We conducted a subgroup analysis of individuals with NA at baseline to determine how many progressed to RD during the study period, and if progression to RD could explain their two-fold increased mortality over the longer (20-yr) follow-up period. Of the 347 individuals with NA at baseline, 64 (18.4%) progressed to RD (MA, n=33; ON, n=22; ESRD, n=9) over a median follow-up of 17.9 years. For those who remained free of RD, the median follow-up time was 18.2 yrs.
In the baseline NA group, 13 (4.6%) individuals of those who remained free of RD (n=283) died during the 20 year period compared to 11 (17.2%) of those who progressed to RD (type 1 diabetes duration-adjusted hazards ratio from time-varying Cox model = 4.3, 95% CI 1.6–12.1). After exclusion of the 64 individuals with NA at baseline who progressed to RD, the adjusted 20-year age and sex-matched SMR for the NA group fell from 2.0 to 1.2 (95% CI 0.5–1.9).
We also compared the primary cause of death in those who consistently had NA to those with baseline NA who later developed RD during follow-up (Table 4). Those with RD had a longer duration of diabetes (p<0.05) and in 93% of cases, their death was primarily attributed to a diabetes-related cause. In contrast, only 54% of deaths in the NA group were diabetes related (p=0.001). Of these seven diabetes-related deaths in the NA group, two were due to hypoglycemia (one complicated by alcohol abuse), four due to cardiac disease, and one due to pneumonia (complicated by tobacco abuse and asthma).
Our results confirm and expand, with longer follow-up, previously published findings by the FinnDiane group demonstrating that in the absence of renal disease, individuals with type 1 diabetes experience mortality rates similar to those in the general population. Thus, although the risk of death among participants with normoalbuminuria at study entry was twice the risk of death in the age- and sex-matched general population after 20 years of follow-up, restricting analyses to individuals maintaining normoalbuminuria throughout the duration of the study produced mortality rates not dissimilar to those in the general population. Correspondingly, a much greater proportion of deaths was due to non-diabetes related causes among deceased who had remained normoalbuminuric, whereas individuals with renal disease died primarily from acute and chronic diabetes complications.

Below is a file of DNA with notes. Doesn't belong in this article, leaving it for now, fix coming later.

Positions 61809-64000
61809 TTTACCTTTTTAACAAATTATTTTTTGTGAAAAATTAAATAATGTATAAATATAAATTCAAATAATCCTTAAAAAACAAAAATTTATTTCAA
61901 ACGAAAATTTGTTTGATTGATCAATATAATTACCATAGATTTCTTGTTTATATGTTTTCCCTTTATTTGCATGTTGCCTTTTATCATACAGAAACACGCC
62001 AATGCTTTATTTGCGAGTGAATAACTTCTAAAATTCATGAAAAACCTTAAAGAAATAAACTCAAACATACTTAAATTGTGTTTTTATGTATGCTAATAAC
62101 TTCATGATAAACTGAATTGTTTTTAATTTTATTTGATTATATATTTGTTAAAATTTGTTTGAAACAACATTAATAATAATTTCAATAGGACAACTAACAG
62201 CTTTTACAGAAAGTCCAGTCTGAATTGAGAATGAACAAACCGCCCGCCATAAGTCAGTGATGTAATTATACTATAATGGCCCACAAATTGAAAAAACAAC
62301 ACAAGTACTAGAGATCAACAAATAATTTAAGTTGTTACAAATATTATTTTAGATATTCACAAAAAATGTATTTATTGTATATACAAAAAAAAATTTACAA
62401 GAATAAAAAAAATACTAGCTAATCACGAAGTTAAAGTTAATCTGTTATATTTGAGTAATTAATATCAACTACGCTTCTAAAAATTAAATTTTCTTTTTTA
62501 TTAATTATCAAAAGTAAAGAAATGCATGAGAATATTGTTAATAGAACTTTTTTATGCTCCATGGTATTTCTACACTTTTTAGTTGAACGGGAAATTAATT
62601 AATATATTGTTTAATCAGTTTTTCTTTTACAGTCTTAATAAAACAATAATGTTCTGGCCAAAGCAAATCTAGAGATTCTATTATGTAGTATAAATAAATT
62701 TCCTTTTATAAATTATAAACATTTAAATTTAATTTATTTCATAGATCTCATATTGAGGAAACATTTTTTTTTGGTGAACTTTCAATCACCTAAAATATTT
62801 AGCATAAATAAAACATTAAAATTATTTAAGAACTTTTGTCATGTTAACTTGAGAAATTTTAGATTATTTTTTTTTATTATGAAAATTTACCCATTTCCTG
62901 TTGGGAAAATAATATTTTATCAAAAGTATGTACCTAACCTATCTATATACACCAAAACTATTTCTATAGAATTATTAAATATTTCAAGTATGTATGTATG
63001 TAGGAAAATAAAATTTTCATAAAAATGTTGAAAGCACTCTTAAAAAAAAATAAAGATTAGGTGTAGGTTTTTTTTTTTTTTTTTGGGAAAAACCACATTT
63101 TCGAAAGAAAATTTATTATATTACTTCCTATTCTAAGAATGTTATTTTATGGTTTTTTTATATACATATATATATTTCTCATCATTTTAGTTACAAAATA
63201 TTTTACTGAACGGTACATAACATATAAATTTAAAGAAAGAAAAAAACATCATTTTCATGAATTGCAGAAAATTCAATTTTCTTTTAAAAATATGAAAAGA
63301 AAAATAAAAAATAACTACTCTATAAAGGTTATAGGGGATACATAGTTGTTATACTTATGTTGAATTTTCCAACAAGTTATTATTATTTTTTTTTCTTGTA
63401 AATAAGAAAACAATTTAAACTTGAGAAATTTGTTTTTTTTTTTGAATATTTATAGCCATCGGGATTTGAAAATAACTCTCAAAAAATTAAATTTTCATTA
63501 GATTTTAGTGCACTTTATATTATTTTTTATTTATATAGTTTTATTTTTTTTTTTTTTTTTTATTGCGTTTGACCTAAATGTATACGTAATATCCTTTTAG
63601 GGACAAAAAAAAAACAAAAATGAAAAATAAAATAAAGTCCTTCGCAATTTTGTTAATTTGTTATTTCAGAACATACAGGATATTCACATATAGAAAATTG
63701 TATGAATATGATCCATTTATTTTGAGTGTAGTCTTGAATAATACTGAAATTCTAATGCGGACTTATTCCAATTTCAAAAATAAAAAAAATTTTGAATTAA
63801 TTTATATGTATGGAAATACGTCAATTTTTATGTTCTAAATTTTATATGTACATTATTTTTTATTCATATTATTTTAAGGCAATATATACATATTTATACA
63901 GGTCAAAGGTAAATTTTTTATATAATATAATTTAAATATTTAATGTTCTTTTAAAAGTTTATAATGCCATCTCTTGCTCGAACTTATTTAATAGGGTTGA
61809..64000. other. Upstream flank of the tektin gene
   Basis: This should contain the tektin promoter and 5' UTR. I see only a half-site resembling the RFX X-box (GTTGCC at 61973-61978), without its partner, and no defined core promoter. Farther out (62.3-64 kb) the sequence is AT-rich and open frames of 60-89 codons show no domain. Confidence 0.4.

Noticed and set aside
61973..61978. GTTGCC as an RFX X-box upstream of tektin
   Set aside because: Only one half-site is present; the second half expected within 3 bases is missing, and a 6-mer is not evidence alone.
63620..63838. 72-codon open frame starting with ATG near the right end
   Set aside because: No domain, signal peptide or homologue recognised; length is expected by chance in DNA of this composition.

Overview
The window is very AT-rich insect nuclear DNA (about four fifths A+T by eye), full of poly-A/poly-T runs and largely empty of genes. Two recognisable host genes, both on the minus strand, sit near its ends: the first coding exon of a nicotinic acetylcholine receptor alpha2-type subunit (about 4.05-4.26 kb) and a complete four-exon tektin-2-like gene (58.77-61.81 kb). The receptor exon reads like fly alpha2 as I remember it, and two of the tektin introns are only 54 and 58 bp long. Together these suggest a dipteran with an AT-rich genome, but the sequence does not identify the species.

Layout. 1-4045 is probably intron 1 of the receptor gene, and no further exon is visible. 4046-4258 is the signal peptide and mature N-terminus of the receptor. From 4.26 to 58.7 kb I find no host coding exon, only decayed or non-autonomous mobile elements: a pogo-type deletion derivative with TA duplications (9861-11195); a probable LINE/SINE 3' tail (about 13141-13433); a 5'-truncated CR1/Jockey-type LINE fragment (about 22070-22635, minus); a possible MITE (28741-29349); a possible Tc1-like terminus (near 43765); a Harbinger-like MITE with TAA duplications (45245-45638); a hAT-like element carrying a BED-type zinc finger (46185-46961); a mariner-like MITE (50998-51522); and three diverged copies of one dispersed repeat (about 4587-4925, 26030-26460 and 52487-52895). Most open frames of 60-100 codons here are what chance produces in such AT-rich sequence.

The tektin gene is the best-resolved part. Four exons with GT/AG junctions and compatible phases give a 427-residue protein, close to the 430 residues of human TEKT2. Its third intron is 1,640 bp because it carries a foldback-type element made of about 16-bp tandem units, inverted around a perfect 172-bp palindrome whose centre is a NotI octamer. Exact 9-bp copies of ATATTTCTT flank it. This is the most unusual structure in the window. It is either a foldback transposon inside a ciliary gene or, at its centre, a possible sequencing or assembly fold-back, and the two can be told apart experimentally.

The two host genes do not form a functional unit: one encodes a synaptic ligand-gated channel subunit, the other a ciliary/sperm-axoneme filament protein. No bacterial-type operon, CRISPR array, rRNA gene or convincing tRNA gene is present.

It has long been known that the development of overt nephropathy in type 1 diabetes bears excess mortality risk, although the importance of microalbuminuria has been less clear, both because of its often transient nature and also because its sensitivity in identifying those at risk of progressive renal function loss in diabetes has been questioned.[20–22] Nevertheless, we have previously shown that although moderately decreased estimated renal function (e.g., glomerular filtration rate) can occur in type 1 diabetes in the absence of preceding or concurrent albuminuria, this event is rare, particularly when the Cockcroft-Gault formula is used as opposed to the Modification of Diet in Renal Disease (MDRD) study formula to estimate renal function. Moreover, the importance of microalbuminuria was further emphasized in a recent analysis of risk factors for major outcomes of type 1 diabetes, comprising the aggregate of coronary artery disease, renal failure and diabetes-related death, where it emerged as the single best predictor from all individual measures studied, including HbA1. In the present report, the presence of albuminuria at study entry was associated with an increased risk of mortality during follow-up. Indeed, mortality risk increased linearly with worsening of albuminuria, reaching, among those with ESRD, 30 times the mortality observed in the age- and sex-matched general population.